The gyros used in the inertial measurement unit measure the angular velocity of the vehicle with respect to inertial space and the accelerometers measure the linear acceleration of the vehicle. The angular orientation of the vehicle may be obtained by integrating the output of the gyros with respect to time. The linear velocity and position of the vehicle may be obtained by integrating the accelerometer output with respect to time and performing appropriate coordinate transformations.
Some tracking subsystems such as dead reckoning or inertial measurement systems inherently accumulate error over time. While this error may be reduced through various error collapsing schemes, the accuracy of the entire vehicle tracking system will be drastically improved if the error is minimized before the vehicle begins to move.
Other errors may arise in the vehicle tracking subsystems due to noise in the tracking instruments, processing limitations and errors in the map database if map matching is utilized. Therefore, the accuracy of the vehicle tracking system is greatly improved if an increased amount of vehicle state information, including redundant vehicle state information, is utilized by the vehicle tracking system.
This invention provides for a vehicle tracking system which preferably utilizes redundant sensor integration for providing error reduction and accurate vehicle state information. In addition, the vehicle tracking system utilizes clinometers for increasing the accuracy of the vehicle tracking system during the initial stages of vehicle movement.
In particular, the vehicle tracking system in accordance with the present invention includes an inertial measurement unit which includes one or more gyros and one or more accelerometers for providing inertial state characteristics of the vehicle. The vehicle tracking system additionally includes an inertial converter coupled with the inertial measurement unit for obtaining vehicle state information from the inertial state characteristics. One or more clinometers are implemented in the vehicle tracking system for initializing the gyros and providing vehicle acceleration information.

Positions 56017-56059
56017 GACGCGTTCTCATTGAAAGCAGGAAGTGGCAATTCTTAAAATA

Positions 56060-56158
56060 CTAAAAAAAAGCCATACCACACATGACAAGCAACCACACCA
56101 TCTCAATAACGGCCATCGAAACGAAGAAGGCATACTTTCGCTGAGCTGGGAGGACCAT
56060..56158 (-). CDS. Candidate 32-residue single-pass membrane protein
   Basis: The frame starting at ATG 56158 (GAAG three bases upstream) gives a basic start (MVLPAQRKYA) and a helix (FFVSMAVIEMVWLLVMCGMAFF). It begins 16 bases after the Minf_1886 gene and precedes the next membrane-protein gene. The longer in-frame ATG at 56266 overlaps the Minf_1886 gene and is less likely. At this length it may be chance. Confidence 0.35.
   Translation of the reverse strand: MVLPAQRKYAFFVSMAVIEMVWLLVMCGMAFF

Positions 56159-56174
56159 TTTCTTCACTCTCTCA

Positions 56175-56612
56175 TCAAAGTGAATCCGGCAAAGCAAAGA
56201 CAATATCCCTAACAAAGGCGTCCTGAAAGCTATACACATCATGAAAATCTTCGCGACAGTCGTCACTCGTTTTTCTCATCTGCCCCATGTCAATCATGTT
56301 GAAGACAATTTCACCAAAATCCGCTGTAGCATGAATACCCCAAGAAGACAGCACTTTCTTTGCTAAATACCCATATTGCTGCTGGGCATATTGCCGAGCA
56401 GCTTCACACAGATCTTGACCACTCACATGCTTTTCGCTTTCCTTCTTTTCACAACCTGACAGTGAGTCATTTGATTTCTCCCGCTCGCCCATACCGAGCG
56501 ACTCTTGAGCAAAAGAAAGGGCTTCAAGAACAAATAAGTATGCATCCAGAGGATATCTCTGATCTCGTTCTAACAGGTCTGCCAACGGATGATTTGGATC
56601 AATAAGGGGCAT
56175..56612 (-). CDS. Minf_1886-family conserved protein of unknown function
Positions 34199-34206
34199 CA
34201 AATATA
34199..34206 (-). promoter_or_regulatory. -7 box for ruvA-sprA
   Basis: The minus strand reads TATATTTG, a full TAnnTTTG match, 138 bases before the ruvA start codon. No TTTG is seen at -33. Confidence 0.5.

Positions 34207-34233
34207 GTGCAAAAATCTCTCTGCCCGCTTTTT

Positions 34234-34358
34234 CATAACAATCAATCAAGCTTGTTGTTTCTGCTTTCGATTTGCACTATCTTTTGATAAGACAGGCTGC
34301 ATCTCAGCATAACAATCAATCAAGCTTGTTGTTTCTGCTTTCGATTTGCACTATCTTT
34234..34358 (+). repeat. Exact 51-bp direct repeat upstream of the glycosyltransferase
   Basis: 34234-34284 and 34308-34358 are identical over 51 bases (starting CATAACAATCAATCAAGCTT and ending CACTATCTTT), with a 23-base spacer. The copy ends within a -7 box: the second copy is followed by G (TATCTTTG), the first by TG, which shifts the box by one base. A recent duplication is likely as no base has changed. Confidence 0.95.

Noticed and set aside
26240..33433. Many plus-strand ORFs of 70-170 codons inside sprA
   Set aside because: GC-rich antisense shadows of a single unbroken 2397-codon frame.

The vehicle tracking system preferably includes a plurality of redundant sensors coupled with the filter for providing redundant vehicle state information. The redundant sensors can include wheel rotation sensors such as an odometer or tachometer, a Global Positioning System receiver, a tag receiver or a map matching system. The vehicle tracking system preferably includes a recursive estimation filter coupled with the inertial converter and redundant sensors for removing noise from the vehicle state information and outputting corrected vehicle state information.
FIG. 1 is a functional block diagram of a vehicle tracking system and a fleet management system;
FIG. 2 is a functional block diagram of a vehicle tracking system in accordance with the present invention; and
FIG. 3 is a diagram of a vehicle travelling on a route.
The vehicle tracking system according to the present invention provides an apparatus and a method for determining vehicle state information including position, velocity, acceleration, and attitude.